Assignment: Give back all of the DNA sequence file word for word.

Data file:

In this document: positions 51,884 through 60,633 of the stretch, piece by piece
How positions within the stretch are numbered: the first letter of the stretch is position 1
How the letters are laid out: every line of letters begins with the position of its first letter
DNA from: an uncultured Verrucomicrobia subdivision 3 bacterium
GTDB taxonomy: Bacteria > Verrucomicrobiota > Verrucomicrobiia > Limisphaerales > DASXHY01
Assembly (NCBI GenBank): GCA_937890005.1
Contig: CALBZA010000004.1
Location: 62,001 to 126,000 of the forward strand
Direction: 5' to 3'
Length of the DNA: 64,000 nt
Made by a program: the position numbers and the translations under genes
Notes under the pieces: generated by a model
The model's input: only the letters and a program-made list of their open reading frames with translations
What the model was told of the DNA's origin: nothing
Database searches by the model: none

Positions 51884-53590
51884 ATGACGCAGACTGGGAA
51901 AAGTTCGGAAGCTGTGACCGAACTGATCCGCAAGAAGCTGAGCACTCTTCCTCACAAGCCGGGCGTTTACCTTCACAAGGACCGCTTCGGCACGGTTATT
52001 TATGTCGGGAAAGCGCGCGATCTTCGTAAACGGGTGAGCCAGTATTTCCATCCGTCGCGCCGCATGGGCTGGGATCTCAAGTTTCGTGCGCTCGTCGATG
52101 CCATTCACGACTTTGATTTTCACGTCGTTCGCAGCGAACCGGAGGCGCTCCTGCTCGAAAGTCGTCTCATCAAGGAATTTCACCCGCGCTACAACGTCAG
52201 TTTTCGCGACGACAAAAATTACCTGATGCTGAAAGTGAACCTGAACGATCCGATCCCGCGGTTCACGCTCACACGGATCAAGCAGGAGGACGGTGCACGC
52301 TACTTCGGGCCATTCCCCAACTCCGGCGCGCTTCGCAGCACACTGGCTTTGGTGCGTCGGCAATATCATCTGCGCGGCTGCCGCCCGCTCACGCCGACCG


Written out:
In this document: positions 51,884 through 60,633 of the stretch, piece by piece
How positions within the stretch are numbered: the first letter of the stretch is position 1
How the letters are laid out: every line of letters begins with the position of its first letter
DNA from: an uncultured Verrucomicrobia subdivision 3 bacterium
GTDB taxonomy: Bacteria > Verrucomicrobiota > Verrucomicrobiia > Limisphaerales > DASXHY01
Assembly (NCBI GenBank): GCA_937890005.1
Contig: CALBZA010000004.1
Location: 62,001 to 126,000 of the forward strand
Direction: 5' to 3'
Length of the DNA: 64,000 nt
Made by a program: the position numbers and the translations under genes
Notes under the pieces: generated by a model
The model's input: only the letters and a program-made list of their open reading frames with translations
What the model was told of the DNA's origin: nothing
Database searches by the model: none

Positions 51884-53590
51884 ATGACGCAGACTGGGAA
51901 AAGTTCGGAAGCTGTGACCGAACTGATCCGCAAGAAGCTGAGCACTCTTCCTCACAAGCCGGGCGTTTACCTTCACAAGGACCGCTTCGGCACGGTTATT
52001 TATGTCGGGAAAGCGCGCGATCTTCGTAAACGGGTGAGCCAGTATTTCCATCCGTCGCGCCGCATGGGCTGGGATCTCAAGTTTCGTGCGCTCGTCGATG
52101 CCATTCACGACTTTGATTTTCACGTCGTTCGCAGCGAACCGGAGGCGCTCCTGCTCGAAAGTCGTCTCATCAAGGAATTTCACCCGCGCTACAACGTCAG
52201 TTTTCGCGACGACAAAAATTACCTGATGCTGAAAGTGAACCTGAACGATCCGATCCCGCGGTTCACGCTCACACGGATCAAGCAGGAGGACGGTGCACGC
52301 TACTTCGGGCCATTCCCCAACTCCGGCGCGCTTCGCAGCACACTGGCTTTGGTGCGTCGGCAATATCATCTGCGCGGCTGCCGCCCGCTCACGCCGACCG